After decades as a mainstay of Northwest Airlines' fleet, the DC9 will be phased out beginning this year.
In a note to pilots this week, the Eagan-based carrier said it will operate 68 DC9s by the end of 2008, which means parking about a third of the 103 it was flying as recently as last summer.
The decision comes as global oil prices remain near record highs and airlines continue to look for ways to trim costs. Northwest's DC9s are, on average, about 35 years old. Their interiors were overhauled in the 1990s, but the planes are less fuel efficient than newer models.
In a release Friday, Northwest said that even with the DC9 reduction, it would continue to increase pilot staffing.
On its Web site, the Air Line Pilots Association at Northwest said the reduction in DC9 flying "will be more than covered by the increased utilization of all the remaining aircraft."
The nation's largest airlines have been trimming the number of seats available as they try to operate more efficiently and compete with low-cost carriers. The rumors of consolidation among airlines also are fueled by a desire to eliminate overlapping routes and expenses.
Delta Air Lines reportedly has been in talks with Northwest and United Airlines about a potential merger, with the goal of picking one as a partner. That possibility continues to draw concern from politicians. On Friday, US Sen. Amy Klobuchar, D-Minn. called for hearings on how potential airline mergers would affect travelers. In Memphis, Tenn., where Northwest also has a hub, US Rep. Steve Cohen, D-Tenn., also has called for hearings on a potential merger.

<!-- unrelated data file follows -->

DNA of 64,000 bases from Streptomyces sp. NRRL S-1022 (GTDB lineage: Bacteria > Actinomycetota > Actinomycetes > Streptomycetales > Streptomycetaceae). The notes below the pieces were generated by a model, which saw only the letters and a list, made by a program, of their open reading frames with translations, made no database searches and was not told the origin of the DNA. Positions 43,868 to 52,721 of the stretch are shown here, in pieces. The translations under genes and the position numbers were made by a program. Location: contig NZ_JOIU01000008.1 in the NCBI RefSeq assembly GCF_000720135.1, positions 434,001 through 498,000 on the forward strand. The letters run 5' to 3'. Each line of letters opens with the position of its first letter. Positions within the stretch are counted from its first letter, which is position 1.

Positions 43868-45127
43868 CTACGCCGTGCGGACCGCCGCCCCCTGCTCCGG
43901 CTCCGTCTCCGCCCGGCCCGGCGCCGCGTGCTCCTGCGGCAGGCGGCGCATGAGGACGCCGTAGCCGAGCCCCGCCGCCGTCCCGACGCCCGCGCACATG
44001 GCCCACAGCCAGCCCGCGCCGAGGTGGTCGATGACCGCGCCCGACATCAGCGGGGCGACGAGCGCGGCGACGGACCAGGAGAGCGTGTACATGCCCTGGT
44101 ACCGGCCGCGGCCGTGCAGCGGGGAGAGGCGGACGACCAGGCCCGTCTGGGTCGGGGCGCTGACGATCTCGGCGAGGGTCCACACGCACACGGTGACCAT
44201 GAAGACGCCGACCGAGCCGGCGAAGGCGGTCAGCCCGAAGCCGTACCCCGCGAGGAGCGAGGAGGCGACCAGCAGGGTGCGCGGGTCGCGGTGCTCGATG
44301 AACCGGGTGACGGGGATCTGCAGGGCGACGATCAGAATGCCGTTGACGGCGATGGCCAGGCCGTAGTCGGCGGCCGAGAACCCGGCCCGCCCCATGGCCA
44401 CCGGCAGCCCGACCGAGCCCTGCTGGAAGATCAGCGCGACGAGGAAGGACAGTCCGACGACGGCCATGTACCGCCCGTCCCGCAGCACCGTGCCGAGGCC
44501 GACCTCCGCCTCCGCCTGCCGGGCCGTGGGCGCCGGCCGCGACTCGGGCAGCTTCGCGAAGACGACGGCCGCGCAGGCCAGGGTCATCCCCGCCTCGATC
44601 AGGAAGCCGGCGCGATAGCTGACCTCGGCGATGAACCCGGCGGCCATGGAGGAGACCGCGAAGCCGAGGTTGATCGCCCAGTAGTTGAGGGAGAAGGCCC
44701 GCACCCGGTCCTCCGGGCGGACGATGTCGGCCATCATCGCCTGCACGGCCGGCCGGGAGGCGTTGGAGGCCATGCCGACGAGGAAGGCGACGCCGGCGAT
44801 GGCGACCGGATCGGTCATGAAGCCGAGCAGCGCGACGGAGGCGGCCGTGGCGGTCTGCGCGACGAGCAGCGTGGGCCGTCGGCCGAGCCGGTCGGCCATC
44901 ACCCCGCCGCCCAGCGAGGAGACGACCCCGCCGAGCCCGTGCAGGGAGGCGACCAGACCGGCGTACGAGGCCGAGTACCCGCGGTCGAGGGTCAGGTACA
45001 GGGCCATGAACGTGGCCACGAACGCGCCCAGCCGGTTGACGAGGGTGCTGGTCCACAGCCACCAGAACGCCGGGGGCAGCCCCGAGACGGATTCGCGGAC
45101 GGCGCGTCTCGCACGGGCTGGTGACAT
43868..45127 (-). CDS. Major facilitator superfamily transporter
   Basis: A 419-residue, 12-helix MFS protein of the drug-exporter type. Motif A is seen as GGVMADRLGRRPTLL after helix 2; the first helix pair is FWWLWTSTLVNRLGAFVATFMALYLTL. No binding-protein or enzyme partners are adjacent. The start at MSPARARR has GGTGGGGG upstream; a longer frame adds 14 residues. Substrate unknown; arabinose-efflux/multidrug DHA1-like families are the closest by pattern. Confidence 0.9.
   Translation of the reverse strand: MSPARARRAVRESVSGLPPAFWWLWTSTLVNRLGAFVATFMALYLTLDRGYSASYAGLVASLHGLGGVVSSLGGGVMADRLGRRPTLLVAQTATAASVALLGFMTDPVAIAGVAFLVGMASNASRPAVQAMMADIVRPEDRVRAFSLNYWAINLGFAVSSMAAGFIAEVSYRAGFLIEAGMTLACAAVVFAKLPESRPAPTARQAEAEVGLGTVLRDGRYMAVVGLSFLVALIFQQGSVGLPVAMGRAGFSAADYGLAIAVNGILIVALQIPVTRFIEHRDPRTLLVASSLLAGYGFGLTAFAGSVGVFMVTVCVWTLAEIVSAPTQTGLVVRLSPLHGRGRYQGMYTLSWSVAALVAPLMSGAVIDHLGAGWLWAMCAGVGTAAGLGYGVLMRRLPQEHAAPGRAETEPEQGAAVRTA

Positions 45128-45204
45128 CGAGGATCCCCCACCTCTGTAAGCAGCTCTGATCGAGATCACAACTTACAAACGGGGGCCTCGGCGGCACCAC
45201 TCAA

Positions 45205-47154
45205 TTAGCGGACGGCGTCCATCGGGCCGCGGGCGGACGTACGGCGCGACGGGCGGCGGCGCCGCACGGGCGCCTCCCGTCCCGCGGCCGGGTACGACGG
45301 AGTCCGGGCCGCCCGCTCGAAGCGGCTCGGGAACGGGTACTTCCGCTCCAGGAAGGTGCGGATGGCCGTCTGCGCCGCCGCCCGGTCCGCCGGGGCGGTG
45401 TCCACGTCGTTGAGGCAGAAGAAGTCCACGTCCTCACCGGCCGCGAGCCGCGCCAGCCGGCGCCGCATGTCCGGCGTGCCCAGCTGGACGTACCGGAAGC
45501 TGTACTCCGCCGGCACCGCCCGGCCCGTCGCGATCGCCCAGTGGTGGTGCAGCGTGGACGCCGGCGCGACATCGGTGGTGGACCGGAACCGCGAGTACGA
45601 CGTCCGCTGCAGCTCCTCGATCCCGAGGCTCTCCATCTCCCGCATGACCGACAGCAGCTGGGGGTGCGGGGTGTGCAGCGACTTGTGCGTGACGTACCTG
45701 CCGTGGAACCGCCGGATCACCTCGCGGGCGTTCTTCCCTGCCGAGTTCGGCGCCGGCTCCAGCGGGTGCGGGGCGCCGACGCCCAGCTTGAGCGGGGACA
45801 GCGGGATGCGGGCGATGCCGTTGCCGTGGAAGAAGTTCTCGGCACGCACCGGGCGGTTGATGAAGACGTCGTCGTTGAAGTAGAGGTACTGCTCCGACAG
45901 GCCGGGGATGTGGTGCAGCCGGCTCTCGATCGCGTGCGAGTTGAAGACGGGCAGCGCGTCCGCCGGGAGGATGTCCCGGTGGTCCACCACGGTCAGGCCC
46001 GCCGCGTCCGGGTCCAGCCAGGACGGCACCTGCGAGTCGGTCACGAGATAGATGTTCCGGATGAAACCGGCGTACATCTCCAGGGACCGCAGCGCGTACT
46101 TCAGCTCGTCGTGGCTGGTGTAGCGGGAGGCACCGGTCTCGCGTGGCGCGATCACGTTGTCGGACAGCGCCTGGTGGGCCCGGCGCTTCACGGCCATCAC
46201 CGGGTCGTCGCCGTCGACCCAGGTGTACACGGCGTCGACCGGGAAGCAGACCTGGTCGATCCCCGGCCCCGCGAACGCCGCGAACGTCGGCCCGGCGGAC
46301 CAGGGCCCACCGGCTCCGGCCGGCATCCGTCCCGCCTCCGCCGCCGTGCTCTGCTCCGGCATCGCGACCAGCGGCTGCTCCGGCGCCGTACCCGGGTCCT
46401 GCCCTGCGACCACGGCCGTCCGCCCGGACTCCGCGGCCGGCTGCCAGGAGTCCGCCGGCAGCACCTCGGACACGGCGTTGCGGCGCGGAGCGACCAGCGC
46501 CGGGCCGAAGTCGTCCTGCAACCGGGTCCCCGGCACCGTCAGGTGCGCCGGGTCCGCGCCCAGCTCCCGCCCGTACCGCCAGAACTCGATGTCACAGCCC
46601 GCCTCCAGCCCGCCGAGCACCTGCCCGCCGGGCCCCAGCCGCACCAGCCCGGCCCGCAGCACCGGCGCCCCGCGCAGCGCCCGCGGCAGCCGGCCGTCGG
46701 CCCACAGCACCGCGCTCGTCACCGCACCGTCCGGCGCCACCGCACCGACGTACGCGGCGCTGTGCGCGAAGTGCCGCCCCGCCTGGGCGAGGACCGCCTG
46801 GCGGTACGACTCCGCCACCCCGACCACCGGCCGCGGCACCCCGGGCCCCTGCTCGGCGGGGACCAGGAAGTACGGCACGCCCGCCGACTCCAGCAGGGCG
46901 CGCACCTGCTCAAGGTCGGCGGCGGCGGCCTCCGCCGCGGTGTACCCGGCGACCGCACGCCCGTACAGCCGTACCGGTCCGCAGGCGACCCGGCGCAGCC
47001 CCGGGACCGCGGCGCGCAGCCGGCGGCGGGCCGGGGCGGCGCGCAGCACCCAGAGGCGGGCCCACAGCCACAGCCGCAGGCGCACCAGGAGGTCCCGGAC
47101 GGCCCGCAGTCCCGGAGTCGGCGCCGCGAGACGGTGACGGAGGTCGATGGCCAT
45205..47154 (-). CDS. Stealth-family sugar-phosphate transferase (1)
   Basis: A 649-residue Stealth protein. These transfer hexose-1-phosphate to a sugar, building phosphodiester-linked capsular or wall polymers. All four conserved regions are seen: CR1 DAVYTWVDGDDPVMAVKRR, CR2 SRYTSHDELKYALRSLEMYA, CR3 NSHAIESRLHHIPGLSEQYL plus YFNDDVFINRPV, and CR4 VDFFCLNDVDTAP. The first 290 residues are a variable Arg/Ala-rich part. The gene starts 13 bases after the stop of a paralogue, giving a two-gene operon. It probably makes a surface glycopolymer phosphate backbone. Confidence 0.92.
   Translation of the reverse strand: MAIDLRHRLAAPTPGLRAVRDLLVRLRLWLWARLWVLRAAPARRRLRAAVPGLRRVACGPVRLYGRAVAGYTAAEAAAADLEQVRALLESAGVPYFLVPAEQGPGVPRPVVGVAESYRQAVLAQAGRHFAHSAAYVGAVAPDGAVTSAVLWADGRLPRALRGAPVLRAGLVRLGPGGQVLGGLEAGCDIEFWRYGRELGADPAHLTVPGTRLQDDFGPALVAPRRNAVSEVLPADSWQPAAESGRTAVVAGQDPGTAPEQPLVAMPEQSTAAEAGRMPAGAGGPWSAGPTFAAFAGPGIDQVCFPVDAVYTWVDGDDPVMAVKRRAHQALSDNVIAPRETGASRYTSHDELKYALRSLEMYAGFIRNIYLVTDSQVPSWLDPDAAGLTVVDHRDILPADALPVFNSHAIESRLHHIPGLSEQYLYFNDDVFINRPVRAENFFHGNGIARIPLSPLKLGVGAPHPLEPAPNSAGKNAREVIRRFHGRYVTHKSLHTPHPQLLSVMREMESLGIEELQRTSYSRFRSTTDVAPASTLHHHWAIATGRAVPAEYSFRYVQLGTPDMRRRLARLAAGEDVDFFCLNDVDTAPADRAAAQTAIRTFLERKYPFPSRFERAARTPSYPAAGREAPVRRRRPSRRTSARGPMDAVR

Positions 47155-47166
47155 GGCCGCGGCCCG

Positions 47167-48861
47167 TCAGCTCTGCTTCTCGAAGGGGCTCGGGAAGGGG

The composition of Northwest's fleet is one factor in any merger with another airline. It's 103 DC9s account for 20 percent of its 515-plane fleet.
Delta's oldest planes are its Boeing 737s, with the oldest models averaging about 21 years. Another group of 737s, which are newer models and average closer to five years old, number 71. And Delta's oldest 737s still account for a smaller portion of its total fleet, which numbers 649 aircraft.
Northwest hasn't laid out its plans for airline capacity in 2008. But in its last quarterly earnings release, the airline said it planned to reduce available seat miles, which is a measurement of capacity, or how many seats the airline flies. That means planes regularly would fly more fully loaded.
Three of Northwest's 747-200s, which are used to carry freight, also will be retired in 2008.
Last fall, Northwest CEO Doug Steenland said the decision on when to start retiring the single-aisle DC9s would hinge in part on whether technological advancements in narrow-body, 100-seat planes would be worth the wait.
Manufacturers have been considering the use of composite materials and new engine technology in planes that size. Composite aircraft are lighter and more fuel efficient than comparable aluminum-steel planes.
The wide-body Boeing 787 "Dreamliner" uses composite materials and has seen its production schedule delayed. But the new plane soon will occupy a key piece of the market for big commercial jets, and business-sized jets made from composites already are on the market, said R. Byron Pipes, a professor at Purdue University's School of Aeronautics and Astronautics.
The question is when will mid-sized, 100-seat planes comparable to DC9s be made of composites and start to find their way into the US commercial fleet.
"The process will complete itself" and those mid-size commercial jets eventually will roll off assembly lines, Pipes said. "This is just an evolutionary period we're in."
But even if an aircraft manufacturer announced tomorrow that it was going to start developing a mid-sized commercial jet with composites, experts say, delivery wouldn't be expected until 2013 or 2014 at the earliest.
As aircraft age, replacements may be hard to come by
NewCo would be a Northwest Airlink partner, as Mesaba and Pinnacle airlines are today, not a low-cost "airline within an airline."
Northwest said Compass would fly 36 Embraers, and that a partner to be determined later will operate the 36 Bombardiers.
Arguing for a smaller fleet to reach small and midsize markets, NWA meets resistance on its NewCo Airline plan.